Sat. Jul 13th, 2024

$90 million freeway crossing for cougars in Los Angeles a world first

He’s the unofficial mascot of Los Angeles who has survived crossing two of the nation’s busiest freeways, ingesting rat poison, and living in an urban area among the Hollywood elite.

The mountain lion, named P-22, was likely born in the Santa Monica Mountains but made the 40-mile journey to Griffith Park, where he roams an area bordered by freeways and is unlikely to ever see a mate.

Images of the handsome cougar have been seen on countless security videos, a National Geographic spread, and in documentaries.

Now his fame has driven a grassroots effort to construct the world’s largest wildlife crossing, 10 freeway lanes, funded largely by private donations. It will connect the Santa Monica Mountains above Malibu with the rugged canyon of Simi Valley to prevent an inbred extinction of cougars trapped between LA’s freeway maze.

The Wallis Annenberg Wildlife Crossing is named for the foundation that donated the first $1 million in 2016. The project will cost $90 million, with completion scheduled for 2025. The groundbreaking ceremony Friday, on Earth Day, was a who’s who of political figures, including Democratic Gov. Gavin Newsom, who has pushed for funding.

Map showing future wildlife crossing
Courtesy of #SaveLACougars

He said the state appropriated $105 million in last year’s budget to replicate this project elsewhere, with another $50 million to be added in May.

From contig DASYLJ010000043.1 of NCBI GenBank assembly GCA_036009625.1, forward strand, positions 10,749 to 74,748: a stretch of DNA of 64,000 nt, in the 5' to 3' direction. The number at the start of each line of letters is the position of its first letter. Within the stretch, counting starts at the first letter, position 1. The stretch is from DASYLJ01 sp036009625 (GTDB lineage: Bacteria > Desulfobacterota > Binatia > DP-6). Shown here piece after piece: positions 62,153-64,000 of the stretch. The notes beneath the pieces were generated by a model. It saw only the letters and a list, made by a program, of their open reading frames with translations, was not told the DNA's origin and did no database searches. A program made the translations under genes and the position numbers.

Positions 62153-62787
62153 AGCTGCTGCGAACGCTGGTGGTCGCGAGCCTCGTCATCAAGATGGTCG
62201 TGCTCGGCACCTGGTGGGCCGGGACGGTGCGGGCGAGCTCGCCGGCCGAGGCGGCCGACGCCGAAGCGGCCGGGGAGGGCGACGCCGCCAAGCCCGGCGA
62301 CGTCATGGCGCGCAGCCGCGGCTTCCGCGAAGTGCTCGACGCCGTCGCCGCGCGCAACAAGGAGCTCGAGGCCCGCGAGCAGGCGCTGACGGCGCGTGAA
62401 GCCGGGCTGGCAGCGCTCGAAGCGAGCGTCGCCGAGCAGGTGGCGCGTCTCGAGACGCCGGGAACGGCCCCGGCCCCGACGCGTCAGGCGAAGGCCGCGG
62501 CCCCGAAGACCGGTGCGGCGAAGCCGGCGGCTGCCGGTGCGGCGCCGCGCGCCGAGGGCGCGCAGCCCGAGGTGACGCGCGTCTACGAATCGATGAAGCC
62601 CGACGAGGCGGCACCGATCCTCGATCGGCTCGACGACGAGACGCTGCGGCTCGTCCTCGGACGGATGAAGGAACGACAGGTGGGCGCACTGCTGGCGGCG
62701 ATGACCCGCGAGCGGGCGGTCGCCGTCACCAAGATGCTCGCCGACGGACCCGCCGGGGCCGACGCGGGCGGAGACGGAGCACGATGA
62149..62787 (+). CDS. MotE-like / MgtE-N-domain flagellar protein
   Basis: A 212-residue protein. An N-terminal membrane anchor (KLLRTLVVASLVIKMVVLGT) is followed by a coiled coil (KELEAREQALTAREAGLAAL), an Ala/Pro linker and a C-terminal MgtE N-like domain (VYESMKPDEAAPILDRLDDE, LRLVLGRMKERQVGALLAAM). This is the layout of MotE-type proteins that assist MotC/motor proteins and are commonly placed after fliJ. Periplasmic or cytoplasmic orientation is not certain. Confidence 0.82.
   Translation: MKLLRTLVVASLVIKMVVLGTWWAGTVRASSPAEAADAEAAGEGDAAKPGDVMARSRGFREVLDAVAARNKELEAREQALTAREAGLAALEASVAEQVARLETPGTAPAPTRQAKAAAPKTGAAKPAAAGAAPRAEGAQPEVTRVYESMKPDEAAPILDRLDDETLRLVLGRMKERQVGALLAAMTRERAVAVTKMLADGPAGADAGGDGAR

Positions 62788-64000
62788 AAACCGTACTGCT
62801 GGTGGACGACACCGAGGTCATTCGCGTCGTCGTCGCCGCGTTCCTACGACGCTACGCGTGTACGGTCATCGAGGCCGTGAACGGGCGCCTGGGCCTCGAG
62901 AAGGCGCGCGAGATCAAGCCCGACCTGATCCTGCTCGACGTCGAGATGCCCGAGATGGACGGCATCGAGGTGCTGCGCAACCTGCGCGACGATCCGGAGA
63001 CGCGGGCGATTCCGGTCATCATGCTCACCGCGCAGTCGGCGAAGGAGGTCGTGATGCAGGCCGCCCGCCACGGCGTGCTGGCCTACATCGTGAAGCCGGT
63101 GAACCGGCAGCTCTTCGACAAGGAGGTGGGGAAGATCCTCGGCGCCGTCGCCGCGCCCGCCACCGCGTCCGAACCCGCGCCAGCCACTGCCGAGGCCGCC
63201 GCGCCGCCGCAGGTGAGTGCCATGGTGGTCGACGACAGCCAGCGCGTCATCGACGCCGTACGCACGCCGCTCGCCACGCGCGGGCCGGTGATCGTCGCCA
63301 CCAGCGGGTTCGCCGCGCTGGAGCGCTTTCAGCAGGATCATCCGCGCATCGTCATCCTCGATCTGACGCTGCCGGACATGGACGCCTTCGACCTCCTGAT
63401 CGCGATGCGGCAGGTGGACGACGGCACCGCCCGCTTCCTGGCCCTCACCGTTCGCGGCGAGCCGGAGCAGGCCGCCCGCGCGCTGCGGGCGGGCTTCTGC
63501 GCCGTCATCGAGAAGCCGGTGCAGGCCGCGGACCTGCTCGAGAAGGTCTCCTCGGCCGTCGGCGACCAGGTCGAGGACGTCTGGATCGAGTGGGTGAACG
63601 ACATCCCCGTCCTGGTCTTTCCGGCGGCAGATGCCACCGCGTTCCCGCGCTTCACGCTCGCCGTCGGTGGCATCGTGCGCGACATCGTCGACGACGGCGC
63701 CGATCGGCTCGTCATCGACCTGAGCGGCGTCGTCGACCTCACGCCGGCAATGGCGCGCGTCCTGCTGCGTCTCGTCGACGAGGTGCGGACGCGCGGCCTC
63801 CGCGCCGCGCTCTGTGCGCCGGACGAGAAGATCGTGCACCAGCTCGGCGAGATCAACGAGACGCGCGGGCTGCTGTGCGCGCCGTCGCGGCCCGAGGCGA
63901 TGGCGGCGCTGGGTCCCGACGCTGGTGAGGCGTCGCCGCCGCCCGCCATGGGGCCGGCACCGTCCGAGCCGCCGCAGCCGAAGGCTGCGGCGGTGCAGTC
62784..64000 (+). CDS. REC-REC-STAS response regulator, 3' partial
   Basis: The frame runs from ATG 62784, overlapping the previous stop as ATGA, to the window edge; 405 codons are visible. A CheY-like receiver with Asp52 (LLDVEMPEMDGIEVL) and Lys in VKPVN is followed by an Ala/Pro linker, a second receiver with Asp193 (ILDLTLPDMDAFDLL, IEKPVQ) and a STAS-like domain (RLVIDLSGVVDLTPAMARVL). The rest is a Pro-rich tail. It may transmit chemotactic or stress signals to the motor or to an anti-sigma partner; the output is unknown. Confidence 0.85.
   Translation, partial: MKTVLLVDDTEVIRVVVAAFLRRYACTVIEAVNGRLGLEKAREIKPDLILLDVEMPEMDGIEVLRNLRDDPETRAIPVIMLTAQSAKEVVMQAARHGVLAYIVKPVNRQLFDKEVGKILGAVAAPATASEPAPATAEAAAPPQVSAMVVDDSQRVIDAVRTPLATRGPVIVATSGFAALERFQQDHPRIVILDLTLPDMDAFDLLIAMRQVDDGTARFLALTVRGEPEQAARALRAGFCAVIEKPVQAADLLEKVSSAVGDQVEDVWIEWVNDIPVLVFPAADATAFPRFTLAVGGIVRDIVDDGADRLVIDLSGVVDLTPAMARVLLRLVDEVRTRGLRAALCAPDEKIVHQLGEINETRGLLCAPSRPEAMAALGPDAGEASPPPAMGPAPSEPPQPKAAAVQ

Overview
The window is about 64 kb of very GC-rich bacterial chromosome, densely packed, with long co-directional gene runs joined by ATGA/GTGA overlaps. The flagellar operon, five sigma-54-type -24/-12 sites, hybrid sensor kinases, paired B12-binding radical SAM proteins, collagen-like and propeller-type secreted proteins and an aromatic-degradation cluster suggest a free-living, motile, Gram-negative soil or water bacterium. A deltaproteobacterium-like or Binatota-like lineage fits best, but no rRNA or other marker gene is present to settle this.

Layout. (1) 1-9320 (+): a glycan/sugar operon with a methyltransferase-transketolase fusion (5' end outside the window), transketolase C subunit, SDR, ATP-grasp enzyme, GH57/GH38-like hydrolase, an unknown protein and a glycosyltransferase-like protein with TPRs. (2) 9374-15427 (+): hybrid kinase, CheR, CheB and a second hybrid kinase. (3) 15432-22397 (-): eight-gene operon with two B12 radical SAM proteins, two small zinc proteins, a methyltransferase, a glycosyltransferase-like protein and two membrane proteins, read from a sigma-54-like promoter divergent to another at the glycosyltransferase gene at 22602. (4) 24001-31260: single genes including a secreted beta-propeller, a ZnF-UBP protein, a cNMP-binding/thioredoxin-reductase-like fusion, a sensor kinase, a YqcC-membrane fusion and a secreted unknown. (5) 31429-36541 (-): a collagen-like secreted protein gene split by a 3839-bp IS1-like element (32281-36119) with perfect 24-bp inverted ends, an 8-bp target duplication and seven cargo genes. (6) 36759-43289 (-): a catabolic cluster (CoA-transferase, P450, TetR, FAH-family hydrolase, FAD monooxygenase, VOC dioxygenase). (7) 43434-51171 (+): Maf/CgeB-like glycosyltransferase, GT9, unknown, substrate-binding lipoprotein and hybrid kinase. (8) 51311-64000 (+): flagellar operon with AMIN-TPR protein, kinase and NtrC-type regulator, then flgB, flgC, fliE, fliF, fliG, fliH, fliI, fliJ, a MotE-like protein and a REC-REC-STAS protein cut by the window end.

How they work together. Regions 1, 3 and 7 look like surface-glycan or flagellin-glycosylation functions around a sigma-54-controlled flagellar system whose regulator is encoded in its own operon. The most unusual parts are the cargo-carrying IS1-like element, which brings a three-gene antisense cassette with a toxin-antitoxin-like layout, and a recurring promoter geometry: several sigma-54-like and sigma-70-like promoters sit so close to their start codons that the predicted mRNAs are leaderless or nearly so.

Annenberg highlighted the importance of reuniting animal species that risk their lives trying to cross the concrete.

“We can share this Earth instead of claiming it and dominating it,” she said. “We can coexist side by side with all kinds of wildlife instead of paving it over and choking it.”

With its hashtag #SaveLACougars, the campaign crossed party lines, as Californians were all too familiar with frequent images on newscasts of deer, cougars, and other wildlife fatally struck by vehicles on its massive freeway system.

State and federal officials monitor the cougars, which are captured and tagged in sequential numerical order, with “P” representing “puma.”

This July 10, 2013, photo provided by the National Park Service shows mountain lion P-23 crossing a road in the Santa Monica Mountains. AP

P-22’s miraculous journey has not been shared by most, as Southern California’s cougars have shortened lifespans because of attempts to traverse the landscape. P-23, a 5-year-old female, was photographed leaping across the roadway, only to later be found dead near Malibu after being hit by a car.

As traffic declined during the pandemic, by 75%, the number of dead freeway animals also declined, by 58%. Wildlife-vehicle collisions cost Californians more than $1 billion between 2016 and 2020, and 1,500 of those involved mountain lions, the University of California, Davis, reported.

Last week, the Assembly Transportation Committee passed a bill that would build 10 wildlife projects each year and make them priorities. Congress has passed a bill appropriating $35 million in wildlife crossing funding across America. source